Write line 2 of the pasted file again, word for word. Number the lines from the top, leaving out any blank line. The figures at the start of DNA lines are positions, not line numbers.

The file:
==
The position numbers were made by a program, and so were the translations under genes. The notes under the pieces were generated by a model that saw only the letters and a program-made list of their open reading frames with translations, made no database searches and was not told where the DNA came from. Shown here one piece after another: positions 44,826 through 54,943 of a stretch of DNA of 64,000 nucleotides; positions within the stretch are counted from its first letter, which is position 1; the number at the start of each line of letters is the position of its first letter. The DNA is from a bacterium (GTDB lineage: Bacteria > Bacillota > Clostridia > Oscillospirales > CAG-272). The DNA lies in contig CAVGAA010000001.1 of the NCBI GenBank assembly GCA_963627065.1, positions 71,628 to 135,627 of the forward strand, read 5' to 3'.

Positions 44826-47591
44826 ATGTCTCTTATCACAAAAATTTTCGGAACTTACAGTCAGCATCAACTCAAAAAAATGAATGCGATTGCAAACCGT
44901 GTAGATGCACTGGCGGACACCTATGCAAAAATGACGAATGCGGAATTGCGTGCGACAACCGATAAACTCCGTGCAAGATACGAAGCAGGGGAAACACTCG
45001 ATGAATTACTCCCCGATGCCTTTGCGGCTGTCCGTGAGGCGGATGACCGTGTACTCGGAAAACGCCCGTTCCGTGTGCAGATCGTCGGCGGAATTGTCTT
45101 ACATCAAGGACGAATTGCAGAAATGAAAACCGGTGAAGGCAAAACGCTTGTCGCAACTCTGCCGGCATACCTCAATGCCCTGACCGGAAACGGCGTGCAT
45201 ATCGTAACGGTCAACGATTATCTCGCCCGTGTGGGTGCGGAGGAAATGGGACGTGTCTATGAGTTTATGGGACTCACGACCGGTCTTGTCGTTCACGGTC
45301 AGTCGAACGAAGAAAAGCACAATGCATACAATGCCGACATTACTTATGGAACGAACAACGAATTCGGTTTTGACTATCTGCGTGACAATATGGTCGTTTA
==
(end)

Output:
Positions 44826-47591